He is the 1%er


On January 17, 2012, Simon Rierdon posted this blog posted I am a 1%er Part 2 with this picture. At the end of the post, he challenged his readers to figure out three stories.

His readers posted in the comments section what they thought were the stories. Recently I earned the third explanation, so I decided to post all explanations

Commenter NotsoAnon posted:

Challenge accepted!

Looking at the answer, the purpose of it is to draw lots of attention to the judicial system and anything that is attached to it. However, when you look at the picture and the mention of the husband and child, I think you could argue that what they “want” you to correlate the banning of the second-admendment with an increase / violence wave / godthinkofthewomenandchildren in the number of incidents against women.

To briefly summarise: 1. Generic think of the women/children, 2. Banning the second admendment will provide a negative effect on the well-being of women, 3. They want to sway voters / etc. to a certain direction by using this example ad as a woman getting beating / shot will for some reason always elicit a greater response.

Even after analyzing, I still feel that I am missing the point. Maybe by proving a unstable foundation for the current government or taking people’s mind of other current issues by introducing this? (Just know from experience that the Sec. Adment. can really give a rise in Americans when you talk about it).

When Simon Rierdon told this commenter that he nailed it for the most part but missed the point, NotsoAnon posted another comment that was right on the money.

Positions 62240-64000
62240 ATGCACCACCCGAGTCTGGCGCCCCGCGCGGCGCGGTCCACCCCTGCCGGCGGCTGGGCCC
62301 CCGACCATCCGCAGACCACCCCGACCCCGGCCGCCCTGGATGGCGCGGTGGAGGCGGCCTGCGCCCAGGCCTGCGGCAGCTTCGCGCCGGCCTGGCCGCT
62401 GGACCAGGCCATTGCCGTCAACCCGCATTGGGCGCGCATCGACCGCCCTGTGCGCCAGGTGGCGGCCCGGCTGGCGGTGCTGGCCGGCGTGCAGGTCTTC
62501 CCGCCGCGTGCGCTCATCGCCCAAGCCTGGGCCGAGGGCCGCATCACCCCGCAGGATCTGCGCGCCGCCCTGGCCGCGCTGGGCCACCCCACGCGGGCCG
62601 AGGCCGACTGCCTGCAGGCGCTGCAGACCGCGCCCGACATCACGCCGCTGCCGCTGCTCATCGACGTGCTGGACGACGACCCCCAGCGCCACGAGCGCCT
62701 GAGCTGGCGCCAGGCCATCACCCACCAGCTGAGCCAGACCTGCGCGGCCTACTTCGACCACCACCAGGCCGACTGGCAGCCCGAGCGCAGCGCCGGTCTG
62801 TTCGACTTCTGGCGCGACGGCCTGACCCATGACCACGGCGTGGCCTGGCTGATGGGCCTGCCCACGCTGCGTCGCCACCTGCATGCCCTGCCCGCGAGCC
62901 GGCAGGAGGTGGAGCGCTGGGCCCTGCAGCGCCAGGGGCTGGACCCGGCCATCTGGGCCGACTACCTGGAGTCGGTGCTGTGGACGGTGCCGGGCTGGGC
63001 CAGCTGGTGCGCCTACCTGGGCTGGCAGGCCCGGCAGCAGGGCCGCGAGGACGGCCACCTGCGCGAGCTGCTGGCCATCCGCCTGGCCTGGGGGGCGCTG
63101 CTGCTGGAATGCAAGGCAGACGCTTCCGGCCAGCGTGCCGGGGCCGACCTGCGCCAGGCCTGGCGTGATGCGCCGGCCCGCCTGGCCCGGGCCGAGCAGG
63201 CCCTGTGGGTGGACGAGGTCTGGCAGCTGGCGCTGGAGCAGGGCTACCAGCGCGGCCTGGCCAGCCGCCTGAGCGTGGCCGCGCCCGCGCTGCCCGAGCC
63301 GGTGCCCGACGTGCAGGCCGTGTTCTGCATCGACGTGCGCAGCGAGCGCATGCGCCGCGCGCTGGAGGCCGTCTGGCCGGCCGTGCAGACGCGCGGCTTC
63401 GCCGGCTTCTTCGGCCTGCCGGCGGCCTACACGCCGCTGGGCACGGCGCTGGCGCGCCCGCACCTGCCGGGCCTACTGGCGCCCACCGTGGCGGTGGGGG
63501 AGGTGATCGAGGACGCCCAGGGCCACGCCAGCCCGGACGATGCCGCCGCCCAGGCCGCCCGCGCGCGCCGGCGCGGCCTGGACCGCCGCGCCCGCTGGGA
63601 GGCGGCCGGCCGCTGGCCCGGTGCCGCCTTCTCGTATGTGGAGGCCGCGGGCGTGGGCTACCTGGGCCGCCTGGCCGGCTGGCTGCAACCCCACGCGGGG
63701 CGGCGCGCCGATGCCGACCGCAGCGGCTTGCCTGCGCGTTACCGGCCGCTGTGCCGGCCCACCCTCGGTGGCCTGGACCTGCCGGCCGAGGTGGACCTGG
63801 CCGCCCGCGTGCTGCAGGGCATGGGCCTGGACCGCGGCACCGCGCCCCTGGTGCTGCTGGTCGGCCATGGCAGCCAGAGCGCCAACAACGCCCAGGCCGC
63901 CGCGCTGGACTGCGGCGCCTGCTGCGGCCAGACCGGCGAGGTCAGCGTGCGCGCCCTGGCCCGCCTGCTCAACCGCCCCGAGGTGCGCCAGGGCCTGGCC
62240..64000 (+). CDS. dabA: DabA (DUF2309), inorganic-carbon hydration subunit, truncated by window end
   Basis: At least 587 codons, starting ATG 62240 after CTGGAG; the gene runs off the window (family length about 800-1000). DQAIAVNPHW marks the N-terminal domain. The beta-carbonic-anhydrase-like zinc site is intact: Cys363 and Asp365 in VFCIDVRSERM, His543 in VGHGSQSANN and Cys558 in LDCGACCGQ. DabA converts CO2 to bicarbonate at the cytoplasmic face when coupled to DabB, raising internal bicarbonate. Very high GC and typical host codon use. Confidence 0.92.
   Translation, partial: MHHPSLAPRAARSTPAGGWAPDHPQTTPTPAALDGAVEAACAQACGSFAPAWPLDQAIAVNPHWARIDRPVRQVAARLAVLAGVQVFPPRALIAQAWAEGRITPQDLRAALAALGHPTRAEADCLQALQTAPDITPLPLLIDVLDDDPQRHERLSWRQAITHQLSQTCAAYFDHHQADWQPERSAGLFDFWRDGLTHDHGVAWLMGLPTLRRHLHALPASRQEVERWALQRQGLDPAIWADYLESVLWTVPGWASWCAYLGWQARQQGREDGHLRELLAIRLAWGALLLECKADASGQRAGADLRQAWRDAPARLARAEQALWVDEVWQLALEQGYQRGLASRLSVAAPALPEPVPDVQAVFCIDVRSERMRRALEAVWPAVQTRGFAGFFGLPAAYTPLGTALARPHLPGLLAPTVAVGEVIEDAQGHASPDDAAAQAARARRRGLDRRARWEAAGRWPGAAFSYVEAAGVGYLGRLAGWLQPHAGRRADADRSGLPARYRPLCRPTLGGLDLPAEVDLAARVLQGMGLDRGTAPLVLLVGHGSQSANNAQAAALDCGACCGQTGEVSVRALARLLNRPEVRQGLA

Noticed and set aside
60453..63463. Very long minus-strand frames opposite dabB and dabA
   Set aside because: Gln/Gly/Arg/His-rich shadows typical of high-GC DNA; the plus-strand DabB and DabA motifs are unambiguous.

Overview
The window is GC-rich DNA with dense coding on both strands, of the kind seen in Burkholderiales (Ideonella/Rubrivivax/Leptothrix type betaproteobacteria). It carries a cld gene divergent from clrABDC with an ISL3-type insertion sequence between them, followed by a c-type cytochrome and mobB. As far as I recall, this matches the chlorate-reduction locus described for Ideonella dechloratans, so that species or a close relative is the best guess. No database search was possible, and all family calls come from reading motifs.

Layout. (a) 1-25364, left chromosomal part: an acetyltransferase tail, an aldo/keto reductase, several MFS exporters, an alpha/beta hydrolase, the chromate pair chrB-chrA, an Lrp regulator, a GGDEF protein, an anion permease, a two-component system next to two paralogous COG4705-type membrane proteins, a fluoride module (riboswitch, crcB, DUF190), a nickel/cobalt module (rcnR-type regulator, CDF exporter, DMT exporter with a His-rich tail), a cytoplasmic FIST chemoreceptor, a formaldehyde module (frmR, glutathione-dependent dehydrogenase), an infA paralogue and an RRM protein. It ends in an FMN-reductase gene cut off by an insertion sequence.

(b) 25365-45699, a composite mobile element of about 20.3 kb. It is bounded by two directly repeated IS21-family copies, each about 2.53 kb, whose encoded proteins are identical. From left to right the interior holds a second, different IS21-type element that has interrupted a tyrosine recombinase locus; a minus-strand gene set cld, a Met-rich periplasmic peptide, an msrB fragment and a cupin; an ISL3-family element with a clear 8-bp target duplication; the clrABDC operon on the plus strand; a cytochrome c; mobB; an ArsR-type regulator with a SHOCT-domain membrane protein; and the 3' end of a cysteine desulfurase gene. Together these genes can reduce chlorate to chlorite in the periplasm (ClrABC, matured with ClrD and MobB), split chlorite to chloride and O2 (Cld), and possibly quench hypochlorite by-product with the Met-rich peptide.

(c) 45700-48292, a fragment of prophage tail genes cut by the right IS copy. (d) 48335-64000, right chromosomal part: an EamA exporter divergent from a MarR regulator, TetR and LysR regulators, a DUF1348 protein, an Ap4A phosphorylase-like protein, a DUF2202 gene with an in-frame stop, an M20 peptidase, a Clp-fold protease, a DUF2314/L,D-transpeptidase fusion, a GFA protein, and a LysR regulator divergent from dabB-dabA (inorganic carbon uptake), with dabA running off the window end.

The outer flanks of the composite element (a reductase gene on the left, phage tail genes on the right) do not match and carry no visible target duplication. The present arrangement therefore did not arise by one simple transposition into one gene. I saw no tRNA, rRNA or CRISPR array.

If people notice 2 black eyes and the moniker below it of a Father, could the argument then be made that the people reading it would believe that by banning the Sec. Adment., women would have no defense against their evil abusing husbands and in turn raise more abusers? Could it be then that they are trying to push acceptance of “self-defense” through firearms (or more like murder in cold blood) if a man gave them the impression of doing harm?

Find it difficult to explain through words. I have to say, the longer I live (only 23), I am asking myself some pretty soul-searching questions to which I hardly have any answers to.

But besides the main point, could be argued that a feminist or like-minded individual would perhaps see it like this: Woman on the floor with 2 black eyes and pale skin (dead) -> Read text of a husband / son / Sec. Ad. / Criminal -> 2 black eyes correlates to domestic violence -> Woman could not use firearm for her defense due to ban -> Judicial / legal system / Patriachy protecting husbands / men -> Assume son turns into future abuser -> In the end, creates more victims -> Men are the criminals, women are the victims as conclusion.

Commenter Ryu posted a comment providing the second scenario:

Well, I’m a WN first. Since she’s white she has a white husband who will in all probability not beat her. California is full of Mexicans and blacks. Probably she was followed after work or her home was invaded and that’s what was left after the morlocks were done with her.

She should have turned around, shot twice a piece and walked away. Instead ZOG propagandized her night and day that the poor “youf” were her equals in every way. She’s dead, thanks to multiculturalism, one of 400,000 victims since 1965. The TV news doesn’t cover her story and they run a piece on a Nigerian who wants a better life in South Dakota.